Sparagana wants the work they do together to stay with the children for years and in order to help that, she explains that, “We're making hand-crafted books ... so they have a pocket guide as a photography resource and I’m planning on printing all of these out so they have their own photographs in their book as well as photographs from magazines and other pop culture sources.”

These books, along with their photographs, would be something to be proud of, something on which they spent time and creative energy, and a guide by which they can mark their improvement.

The potential for that improvement was highlighted when, in Spring 2011, The Goodlands partnered with the University of the Arts. Jubinville explains that Sparagana “created a undergraduate course for photography majors called Community Engagement Photography and her group of U Arts students would come here one day a week and work in small groups with the same kids week-to-week during photography projects.”

The inclusion of the students gave the children a more concrete example of what they could achieve with their hard work. Though still a generation removed from the children they were working with, the students were young enough to be able to build relationships with the children that had a great impact on them. 

“Our students got to work in a ratio of 1:3 with a colleged-aged photographer,” explains Jubinville, “and that was probably one of the coolest things we've ever done because the relationships that they formed with the young photography teachers who are just so incredible and that relationship kind of overtook even the process of making photographs” 

One child in particular who had been struggling was especially inspired by her relationship with the photography student she was partnered with. Jubinville says that, “I just saw her grow so much in being able to make that connection with someone ... her self-esteem just went through the roof and was like 'I love my photography teacher so much.'”

Another unique of The Goodlands is that the children’s work is put on display in a gallery for members of the public to enjoy. Far from being photographs that only they and their families will see, they become pieces of art that many of the guests at the exhibition are surprised to find out are taken by children.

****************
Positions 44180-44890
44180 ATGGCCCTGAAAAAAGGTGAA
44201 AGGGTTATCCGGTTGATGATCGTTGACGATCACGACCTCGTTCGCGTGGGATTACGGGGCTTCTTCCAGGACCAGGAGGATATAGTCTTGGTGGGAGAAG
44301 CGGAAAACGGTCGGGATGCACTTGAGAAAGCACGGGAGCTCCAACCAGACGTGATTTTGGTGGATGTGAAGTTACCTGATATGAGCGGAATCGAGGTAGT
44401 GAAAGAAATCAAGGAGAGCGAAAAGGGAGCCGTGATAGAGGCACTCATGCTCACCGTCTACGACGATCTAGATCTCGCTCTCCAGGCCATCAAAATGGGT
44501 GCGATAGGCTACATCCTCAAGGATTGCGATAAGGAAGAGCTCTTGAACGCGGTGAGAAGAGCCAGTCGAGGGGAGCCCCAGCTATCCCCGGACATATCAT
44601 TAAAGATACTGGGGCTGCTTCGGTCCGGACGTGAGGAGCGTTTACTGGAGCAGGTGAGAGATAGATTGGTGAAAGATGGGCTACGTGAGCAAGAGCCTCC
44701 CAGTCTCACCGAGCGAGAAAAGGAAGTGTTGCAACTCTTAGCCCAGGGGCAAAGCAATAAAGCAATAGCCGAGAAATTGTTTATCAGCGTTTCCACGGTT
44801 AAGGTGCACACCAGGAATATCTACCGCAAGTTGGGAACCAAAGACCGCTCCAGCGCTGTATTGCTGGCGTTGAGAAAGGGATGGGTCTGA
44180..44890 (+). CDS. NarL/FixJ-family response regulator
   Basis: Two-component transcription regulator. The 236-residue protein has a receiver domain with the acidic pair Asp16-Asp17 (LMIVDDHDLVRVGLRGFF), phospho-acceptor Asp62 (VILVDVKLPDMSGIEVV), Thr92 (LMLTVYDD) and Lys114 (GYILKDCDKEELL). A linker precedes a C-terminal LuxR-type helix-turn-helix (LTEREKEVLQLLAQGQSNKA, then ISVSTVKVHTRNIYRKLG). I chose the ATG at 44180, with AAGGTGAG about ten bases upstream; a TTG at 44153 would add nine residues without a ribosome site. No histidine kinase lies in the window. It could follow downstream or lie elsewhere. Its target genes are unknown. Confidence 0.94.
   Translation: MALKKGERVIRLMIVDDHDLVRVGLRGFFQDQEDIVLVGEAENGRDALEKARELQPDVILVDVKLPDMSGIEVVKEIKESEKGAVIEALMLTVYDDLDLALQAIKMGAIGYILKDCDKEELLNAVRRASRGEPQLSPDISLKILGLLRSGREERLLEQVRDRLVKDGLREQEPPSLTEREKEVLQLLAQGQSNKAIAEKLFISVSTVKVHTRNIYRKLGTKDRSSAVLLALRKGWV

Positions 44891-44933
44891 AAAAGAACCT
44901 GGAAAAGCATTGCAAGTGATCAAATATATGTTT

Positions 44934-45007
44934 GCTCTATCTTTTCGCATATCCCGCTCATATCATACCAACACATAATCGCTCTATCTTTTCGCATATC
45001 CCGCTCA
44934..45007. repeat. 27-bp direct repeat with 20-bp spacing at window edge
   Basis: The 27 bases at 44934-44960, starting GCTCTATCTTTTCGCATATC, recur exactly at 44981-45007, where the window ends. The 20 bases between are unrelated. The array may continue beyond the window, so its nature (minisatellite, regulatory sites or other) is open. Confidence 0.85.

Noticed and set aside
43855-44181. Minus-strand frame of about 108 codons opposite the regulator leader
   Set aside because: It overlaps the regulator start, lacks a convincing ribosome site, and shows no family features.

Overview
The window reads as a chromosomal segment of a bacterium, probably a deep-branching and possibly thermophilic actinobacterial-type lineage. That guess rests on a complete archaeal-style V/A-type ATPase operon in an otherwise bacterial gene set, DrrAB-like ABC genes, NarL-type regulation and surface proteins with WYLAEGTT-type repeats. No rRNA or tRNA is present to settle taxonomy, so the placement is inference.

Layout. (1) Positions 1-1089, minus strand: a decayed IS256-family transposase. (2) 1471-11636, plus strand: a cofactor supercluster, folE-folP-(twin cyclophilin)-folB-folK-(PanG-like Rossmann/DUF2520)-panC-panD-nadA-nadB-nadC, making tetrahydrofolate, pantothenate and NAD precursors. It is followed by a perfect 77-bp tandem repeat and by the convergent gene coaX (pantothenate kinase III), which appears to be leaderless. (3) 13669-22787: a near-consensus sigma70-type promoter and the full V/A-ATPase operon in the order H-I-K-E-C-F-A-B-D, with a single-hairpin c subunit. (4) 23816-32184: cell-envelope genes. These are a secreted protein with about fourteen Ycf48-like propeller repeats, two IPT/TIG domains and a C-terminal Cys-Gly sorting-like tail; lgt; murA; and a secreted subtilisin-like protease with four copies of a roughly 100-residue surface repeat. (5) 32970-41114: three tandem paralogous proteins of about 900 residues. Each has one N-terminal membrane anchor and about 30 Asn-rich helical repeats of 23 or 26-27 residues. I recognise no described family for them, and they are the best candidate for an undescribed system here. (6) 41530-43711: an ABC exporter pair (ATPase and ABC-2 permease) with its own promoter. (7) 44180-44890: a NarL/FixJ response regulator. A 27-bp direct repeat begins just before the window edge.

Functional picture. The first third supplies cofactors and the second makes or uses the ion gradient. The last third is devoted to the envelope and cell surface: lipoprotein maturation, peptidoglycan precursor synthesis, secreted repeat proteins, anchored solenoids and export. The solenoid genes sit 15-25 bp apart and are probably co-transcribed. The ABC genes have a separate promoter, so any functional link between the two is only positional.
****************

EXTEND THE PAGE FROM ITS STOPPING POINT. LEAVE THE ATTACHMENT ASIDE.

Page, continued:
“It's one thing to just to give the kid a camera to have them take pictures, to say 'great job', this is a beautiful photo,” says Jubinville. “It's another step entirely to have that photo printed and framed and put on a gallery wall with all of these other photographs and invite strangers to come.” 

The children themselves are at the exhibits, ready to discuss their own photographs with pride. “They go up to strangers and they go, 'Come look at my photograph'. So it's a way for them to advocate for their community and for their art and for them to feel like they are part of the community of artists through exhibiting their work.”

The work Centro Nueva Creción does is not always easy and Jubinville often spends her time working on the day-to-day grind of the organization. But despite this, she says that the children make all the negatives worth working through the negative, an appropriate parallel to the work Goodlands does highlighting the neighborhood’s positives. 

“Seeing the kids everyday and seeing them have so much fun and get to have the opportunity to engage with art, just makes my job worthwhile, it makes my commute worthwhile, it makes the fact that last year I saw someone get shot outside of my door, it makes that all worthwhile and it makes it so … that's just a blip on my radar.”

It’s “their amazing abilities and their shining faces that are so awesome,” she says, and she hopes they feel as inspired about working together as she does. “I'm hoping that 20 years from now I'll run into one of these kids and they're like 'that program was so awesome and this is how it changed my life.’ That would be really cool.”

To find out more about The Goodlands, and to see some of the children’s photographs, please visit their website